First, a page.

You never saw a "Good Eats" show about cooking rabbit in the 12-year, 249-episode run of Alton Brown's popular Food Network series.
"They don't want people thinking about eating Thumper," says Brown of network execs. No shows about kidneys or frogs or snails, either. His job was to deliver mainstream food and unearth the science behind it, in his own quirky fashion - with crazy, custom-built models, hand puppets and crew members pressed into acting roles.
"Good Eats," which aired its final regular episode this summer (three one-hour specials will air later), set out to show us how to make a better pancake, green bean casserole and apple pie (see recipe). As a fitting coda, "Good Eats 3: The Later Years" (Stewart, Tabori & Chang), the final book in Brown's three-volume series capturing every episode, has just been released.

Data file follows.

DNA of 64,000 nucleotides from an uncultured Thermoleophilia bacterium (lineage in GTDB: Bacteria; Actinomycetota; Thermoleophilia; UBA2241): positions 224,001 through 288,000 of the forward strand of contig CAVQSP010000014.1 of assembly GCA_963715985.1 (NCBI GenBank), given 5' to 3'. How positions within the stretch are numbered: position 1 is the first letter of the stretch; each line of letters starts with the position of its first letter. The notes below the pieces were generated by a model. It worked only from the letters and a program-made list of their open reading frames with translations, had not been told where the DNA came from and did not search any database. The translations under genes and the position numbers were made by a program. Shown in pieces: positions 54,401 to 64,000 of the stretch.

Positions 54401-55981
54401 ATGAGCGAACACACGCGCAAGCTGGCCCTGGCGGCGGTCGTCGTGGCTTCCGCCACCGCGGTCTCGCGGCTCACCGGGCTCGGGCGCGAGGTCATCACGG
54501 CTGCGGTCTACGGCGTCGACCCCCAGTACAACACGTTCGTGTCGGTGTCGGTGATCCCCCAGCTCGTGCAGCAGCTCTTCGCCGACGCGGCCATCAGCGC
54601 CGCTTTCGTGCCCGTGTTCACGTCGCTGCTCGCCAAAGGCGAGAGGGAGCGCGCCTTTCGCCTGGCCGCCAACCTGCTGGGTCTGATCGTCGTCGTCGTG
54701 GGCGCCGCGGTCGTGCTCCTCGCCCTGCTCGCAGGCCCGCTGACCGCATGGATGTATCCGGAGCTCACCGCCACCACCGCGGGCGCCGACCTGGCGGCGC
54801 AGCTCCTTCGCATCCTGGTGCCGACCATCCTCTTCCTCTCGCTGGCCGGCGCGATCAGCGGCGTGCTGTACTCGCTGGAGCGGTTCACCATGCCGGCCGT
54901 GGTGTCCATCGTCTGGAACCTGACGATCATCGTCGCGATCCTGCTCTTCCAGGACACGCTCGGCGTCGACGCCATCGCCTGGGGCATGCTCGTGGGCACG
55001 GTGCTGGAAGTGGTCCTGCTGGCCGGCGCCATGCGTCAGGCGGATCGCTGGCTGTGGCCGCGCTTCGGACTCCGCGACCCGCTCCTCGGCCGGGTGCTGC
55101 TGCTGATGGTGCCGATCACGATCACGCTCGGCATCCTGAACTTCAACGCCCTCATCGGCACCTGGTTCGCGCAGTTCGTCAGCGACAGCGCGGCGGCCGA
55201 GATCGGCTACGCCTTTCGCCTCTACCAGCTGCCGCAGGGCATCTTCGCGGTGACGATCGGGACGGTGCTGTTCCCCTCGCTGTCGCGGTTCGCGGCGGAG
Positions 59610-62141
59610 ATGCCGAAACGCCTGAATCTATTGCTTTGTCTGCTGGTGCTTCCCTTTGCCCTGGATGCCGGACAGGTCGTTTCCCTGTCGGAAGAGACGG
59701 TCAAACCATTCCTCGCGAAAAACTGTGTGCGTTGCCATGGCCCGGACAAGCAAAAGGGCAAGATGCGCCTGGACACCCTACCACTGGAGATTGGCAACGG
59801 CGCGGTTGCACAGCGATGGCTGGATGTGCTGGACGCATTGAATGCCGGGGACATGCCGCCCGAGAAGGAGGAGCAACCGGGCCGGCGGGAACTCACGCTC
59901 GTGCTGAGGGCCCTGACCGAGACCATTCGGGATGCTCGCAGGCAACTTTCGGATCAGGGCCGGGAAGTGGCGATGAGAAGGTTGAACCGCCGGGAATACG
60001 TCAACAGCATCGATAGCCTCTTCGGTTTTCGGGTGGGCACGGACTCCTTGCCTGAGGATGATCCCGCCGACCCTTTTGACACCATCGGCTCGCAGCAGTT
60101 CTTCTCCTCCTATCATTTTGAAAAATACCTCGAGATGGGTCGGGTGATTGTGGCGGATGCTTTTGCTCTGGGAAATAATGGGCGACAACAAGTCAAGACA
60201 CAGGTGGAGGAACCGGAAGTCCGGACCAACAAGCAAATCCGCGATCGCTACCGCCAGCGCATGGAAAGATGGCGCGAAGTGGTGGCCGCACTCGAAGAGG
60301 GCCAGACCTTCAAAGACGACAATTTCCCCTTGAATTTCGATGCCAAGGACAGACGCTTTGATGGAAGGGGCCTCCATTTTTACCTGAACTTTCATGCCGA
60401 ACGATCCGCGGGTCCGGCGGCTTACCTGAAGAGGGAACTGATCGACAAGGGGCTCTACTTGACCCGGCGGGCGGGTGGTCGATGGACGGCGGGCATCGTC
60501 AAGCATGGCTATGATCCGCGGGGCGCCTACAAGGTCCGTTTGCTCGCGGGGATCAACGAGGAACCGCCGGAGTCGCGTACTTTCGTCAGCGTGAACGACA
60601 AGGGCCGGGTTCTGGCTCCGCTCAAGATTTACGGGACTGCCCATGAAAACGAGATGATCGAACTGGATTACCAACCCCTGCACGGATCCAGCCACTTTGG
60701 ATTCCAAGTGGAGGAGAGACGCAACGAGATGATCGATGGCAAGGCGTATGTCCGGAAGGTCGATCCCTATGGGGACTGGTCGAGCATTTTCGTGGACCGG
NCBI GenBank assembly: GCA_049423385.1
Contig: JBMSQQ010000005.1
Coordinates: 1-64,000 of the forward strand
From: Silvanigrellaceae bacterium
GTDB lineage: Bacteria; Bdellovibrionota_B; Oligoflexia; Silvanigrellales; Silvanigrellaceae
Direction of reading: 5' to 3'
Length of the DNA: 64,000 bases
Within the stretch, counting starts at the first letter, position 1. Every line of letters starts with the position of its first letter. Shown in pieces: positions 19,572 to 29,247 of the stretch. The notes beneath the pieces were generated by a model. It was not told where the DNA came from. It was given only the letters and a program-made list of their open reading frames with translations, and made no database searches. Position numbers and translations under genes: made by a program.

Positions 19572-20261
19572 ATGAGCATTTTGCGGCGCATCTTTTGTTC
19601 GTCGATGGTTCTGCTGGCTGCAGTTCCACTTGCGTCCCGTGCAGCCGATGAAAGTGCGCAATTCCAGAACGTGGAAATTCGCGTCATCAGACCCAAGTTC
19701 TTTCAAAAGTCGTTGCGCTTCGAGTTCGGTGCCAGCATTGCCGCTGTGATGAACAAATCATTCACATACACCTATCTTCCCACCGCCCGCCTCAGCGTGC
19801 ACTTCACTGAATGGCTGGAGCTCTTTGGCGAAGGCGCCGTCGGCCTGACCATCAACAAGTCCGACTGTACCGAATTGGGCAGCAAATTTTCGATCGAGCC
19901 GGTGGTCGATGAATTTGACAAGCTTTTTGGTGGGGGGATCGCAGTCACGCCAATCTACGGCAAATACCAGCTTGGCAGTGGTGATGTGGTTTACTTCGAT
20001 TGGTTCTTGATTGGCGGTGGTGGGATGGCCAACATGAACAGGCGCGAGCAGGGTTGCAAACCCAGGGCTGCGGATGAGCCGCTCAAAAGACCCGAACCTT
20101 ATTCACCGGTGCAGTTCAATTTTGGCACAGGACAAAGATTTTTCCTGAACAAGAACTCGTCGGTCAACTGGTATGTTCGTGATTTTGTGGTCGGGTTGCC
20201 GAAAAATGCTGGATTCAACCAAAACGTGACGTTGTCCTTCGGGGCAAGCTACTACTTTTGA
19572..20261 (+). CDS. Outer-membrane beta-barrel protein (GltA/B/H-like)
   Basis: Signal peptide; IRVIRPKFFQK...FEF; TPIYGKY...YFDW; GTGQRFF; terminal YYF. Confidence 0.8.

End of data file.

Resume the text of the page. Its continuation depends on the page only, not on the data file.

We talked to Brown about the show.
Inspiration: "Most of the kind of wacko stuff came from home. It's me wandering around the house in the middle of the night ... wondering how to do something better."
One example: "We made a derrick out of a ladder to safely fry a turkey. The crew thought I was nuts. But then when they saw how it worked, they say, 'Oh my god, that's beautiful.' "
The show's influence on home cooks: "My responsibility was to entertain. At the same time, laughing brains are more absorbent. Have I made people better cooks? I have no idea. I have asked, Can people do this and will the dish be better? Will the scrambled eggs be better, the pie be better?"
Brown has several projects in development for the Food Network. He'll continue his roles on "Iron Chef America" and "The Next Iron Chef." Brown was willing to talk about one project: video-enhanced e-cookbooks. "I intend to be one of the pioneers on that new frontier," he says. "I hope we do for that medium what we did for cooking shows, that is, something that hasn't been done before."